Employment dynamics and heterogeneous labor markets [Elektronische Ressource] : an empirical analysis with linked employer-employee and company data / Susanne Steffes
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Employment dynamics and heterogeneous labor markets [Elektronische Ressource] : an empirical analysis with linked employer-employee and company data / Susanne Steffes

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Employment Dynamics andHeterogeneous Labor Markets: AnEmpirical Analysis with LinkedEmployer-Employee and Company DataInaugural-Dissertation zur Erlangung der Doktorwurde˜ der Wirtschafts- undVerhaltenswissenschaftlichen Fakult˜at der Albert-Ludwigs-Universit˜at FreiburgSusanne Stefiesgeboren in Darmstadtvorgelegt am: 8. Juli 2010Dekan: Prof. Dr. Dieter TscheulinErstgutachter: Prof. Bernd Fitzenberger, Ph.D.Zweitgutachter: Prof. Dr. Dr. h. c. Bernd SchauenbergPromotionsbeschluss: 13. Oktober 2010In memory of my MomAcknowledgementsFirst of all, I want to thank my supervisor Bernd Fitzenberger for his greatsupport. Our numerous and intensive discussions gave me motivation and hiscomments had a huge impact on my work. His lectures and seminars, which Ijoined during my studies at the University of Mannheim, already sparked myinterests in empirical labor market research. After I had written my diplomathesis with him, I was happy for the possibility to start my dissertation underhissupervision. IamalsothankfultomysecondsupervisorBerndSchauenberg.I want to thank Bernhard Boockmann for his cooperation and support. Ad-ditionally,IamthankfultoAnthonyStrittmatter. Thetimeswithmycolleaguesat the ZEW were always productive and fruitful. Especially, Melanie Arntz andNicole Gurtzgen˜ gave helpful comments to my papers.

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Employment Dynamics and
Heterogeneous Labor Markets: An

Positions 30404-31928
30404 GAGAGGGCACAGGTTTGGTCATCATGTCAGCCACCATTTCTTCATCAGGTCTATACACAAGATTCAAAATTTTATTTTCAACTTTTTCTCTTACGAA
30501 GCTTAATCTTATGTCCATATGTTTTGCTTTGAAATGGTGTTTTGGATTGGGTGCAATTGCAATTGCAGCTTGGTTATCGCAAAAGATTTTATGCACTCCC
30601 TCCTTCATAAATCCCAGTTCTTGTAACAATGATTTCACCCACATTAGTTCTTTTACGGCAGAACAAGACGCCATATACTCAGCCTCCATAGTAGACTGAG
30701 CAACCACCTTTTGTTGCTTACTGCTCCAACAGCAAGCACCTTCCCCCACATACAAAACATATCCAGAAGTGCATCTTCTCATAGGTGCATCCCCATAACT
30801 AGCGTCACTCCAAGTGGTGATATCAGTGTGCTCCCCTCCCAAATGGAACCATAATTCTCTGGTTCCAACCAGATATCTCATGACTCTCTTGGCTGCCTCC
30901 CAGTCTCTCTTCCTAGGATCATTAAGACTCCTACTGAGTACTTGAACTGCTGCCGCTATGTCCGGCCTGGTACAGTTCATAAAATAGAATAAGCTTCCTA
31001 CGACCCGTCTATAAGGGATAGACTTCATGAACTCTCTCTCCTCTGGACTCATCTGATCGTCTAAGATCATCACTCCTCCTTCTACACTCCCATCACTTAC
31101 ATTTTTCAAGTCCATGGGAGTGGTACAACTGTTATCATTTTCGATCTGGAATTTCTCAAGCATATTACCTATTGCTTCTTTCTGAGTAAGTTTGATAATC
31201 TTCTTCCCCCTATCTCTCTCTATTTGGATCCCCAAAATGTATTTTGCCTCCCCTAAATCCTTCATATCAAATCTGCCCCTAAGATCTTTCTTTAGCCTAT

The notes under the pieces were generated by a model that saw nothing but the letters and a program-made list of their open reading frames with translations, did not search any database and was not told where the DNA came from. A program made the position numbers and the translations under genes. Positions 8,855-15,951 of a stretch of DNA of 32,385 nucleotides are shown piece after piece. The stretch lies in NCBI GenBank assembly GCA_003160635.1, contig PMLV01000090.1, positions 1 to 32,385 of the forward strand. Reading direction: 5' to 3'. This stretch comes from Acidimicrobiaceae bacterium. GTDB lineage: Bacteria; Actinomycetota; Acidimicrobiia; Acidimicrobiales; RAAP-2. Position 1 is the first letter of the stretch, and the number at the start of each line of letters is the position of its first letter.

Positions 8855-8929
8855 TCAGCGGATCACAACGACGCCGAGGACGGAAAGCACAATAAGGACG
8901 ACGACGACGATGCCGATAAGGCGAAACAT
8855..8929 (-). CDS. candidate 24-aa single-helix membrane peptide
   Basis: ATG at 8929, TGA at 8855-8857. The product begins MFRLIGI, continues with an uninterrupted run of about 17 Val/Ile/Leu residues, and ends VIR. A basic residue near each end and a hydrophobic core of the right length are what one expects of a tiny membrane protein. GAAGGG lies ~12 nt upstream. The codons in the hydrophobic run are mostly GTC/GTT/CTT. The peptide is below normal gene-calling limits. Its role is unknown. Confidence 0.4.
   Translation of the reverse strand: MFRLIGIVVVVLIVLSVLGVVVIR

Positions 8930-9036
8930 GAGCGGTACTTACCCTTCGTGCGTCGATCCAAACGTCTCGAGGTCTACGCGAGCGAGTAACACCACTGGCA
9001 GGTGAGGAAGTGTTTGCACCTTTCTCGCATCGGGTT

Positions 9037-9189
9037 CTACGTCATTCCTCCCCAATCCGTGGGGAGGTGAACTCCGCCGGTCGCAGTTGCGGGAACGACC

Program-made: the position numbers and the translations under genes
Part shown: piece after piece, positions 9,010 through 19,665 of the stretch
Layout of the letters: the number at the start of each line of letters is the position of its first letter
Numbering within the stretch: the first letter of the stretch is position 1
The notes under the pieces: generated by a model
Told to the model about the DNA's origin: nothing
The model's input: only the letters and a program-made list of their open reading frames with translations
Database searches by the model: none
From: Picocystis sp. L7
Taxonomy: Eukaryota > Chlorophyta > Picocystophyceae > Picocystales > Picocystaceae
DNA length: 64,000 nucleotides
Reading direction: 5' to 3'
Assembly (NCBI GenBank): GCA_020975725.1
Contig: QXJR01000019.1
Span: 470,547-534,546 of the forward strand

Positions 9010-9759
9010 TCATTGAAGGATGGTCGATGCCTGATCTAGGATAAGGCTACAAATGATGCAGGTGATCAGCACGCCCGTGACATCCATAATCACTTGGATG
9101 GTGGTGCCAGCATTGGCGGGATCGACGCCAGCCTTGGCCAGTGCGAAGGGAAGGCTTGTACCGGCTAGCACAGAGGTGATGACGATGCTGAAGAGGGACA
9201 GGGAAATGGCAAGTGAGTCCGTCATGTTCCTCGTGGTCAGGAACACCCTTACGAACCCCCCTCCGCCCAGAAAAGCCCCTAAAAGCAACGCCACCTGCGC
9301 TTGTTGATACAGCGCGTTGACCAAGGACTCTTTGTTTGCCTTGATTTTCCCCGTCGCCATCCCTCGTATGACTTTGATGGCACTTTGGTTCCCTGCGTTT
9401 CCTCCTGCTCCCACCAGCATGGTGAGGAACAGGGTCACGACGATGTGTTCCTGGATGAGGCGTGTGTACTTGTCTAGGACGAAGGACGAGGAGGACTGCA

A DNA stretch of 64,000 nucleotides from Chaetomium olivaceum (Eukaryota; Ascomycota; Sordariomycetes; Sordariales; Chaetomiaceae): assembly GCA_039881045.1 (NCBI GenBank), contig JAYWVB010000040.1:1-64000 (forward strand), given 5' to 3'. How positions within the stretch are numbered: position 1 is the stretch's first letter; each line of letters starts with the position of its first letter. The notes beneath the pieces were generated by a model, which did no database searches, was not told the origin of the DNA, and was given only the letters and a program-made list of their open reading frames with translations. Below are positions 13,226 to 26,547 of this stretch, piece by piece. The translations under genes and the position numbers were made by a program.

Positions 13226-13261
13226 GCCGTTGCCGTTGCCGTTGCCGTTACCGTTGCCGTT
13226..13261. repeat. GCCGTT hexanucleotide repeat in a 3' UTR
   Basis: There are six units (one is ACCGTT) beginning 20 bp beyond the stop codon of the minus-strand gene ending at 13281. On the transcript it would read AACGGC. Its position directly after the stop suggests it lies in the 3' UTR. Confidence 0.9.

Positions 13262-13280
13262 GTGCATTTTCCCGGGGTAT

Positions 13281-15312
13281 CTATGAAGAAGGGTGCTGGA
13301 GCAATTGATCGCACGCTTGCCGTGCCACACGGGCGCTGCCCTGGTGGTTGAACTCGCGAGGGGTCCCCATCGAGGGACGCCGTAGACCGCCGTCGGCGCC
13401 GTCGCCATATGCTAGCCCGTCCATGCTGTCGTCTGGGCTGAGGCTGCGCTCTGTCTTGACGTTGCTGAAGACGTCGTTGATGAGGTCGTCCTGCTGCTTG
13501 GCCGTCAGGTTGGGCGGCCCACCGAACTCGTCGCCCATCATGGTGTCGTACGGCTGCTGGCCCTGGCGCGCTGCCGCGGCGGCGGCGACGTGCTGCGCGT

Empirical Analysis with Linked
Employer-Employee and Company Data
Inaugural-Dissertation zur Erlangung der Doktorwurde˜ der Wirtschafts- und
Verhaltenswissenschaftlichen Fakult˜at der Albert-Ludwigs-Universit˜at Freiburg
Susanne Stefies
geboren in Darmstadt
vorgelegt am: 8. Juli 2010Dekan: Prof. Dr. Dieter Tscheulin
Erstgutachter: Prof. Bernd Fitzenberger, Ph.D.
Zweitgutachter: Prof. Dr. Dr. h. c. Bernd Schauenberg
Promotionsbeschluss: 13. Oktober 2010In memory of my MomAcknowledgements
First of all, I want to thank my supervisor Bernd Fitzenberger for his great
support. Our numerous and intensive discussions gave me motivation and his
comments had a huge impact on my work. His lectures and seminars, which I
joined during my studies at the University of Mannheim, already sparked my
interests in empirical labor market research. After I had written my diploma
thesis with him, I was happy for the possibility to start my dissertation under
hissupervision. IamalsothankfultomysecondsupervisorBerndSchauenberg.
I want to thank Bernhard Boockmann for his cooperation and support. Ad-
ditionally,IamthankfultoAnthonyStrittmatter. Thetimeswithmycolleagues
at the ZEW were always productive and fruitful. Especially, Melanie Arntz and
Nicole Gurtzgen˜ gave helpful comments to my papers.
I wrote three chapters of this dissertation with data of the Research Data
Centre (FDZ) of the Federal Employment Agency at the Institute for Employ-
ment Research. I am grateful to Stefan Bender, Peter Jacobebbinghaus and
Alexandra Schmucker for their support with the data. Financial support by the
Deutsche Forschungsgemeinschaft (FR 715/5-2) is gratefully acknowledged.
My parents, parents and sisters in law as well as my brother and sister gave
me a lot of energy and provided a lot of their free time (looking after my child).
WithoutthatIcouldnothavewrittenthisdissertation. Iwanttothankthemfor
this. Most of my thanks go to my husband Christoph and my son Maximilian.
They had some hard times with me, but they always pushed me up again.Contents
0 Introduction iv
0.1 General Introduction . . . . . . . . . . . . . . . . . . . . . . . . . iv
0.2 Own Contribution . . . . . . . . . . . . . . . . . . . . . . . . . . viii
0.3 Summary of the Chapters . . . . . . . . . . . . . . . . . . . . . . x
0.3.1 Chapter 1 . . . . . . . . . . . . . . . . . . . . . . . . . . . x
0.3.2 Chapter 2 . . . . . . . . . . . . . . . . . . . . . . . . . . . xi
0.3.3 Chapter 3 . . . . . . . . . . . . . . . . . . . . . . . . . . . xii
0.3.4 Chapter 4 . . . . . . . . . . . . . . . . . . . . . . . . . . . xiii
1 Workers, Firms or Institutions 1
1.1 Introduction . . . . . . . . . . . . . . . . . . . . . . . . . . . . . . 3
1.2 Theoretical Background . . . . . . . . . . . . . . . . . . . . . . . 5
1.3 The Role of Institutions for Job Durations . . . . . . . . . . . . . 6
1.4 Data and Descriptives . . . . . . . . . . . . . . . . . . . . . . . . 8
1.4.1 Data on Job Durations. . . . . . . . . . . . . . . . . . . . 8
1.4.2 Sample Deflnition and Descriptive Statistics . . . . . . . . 10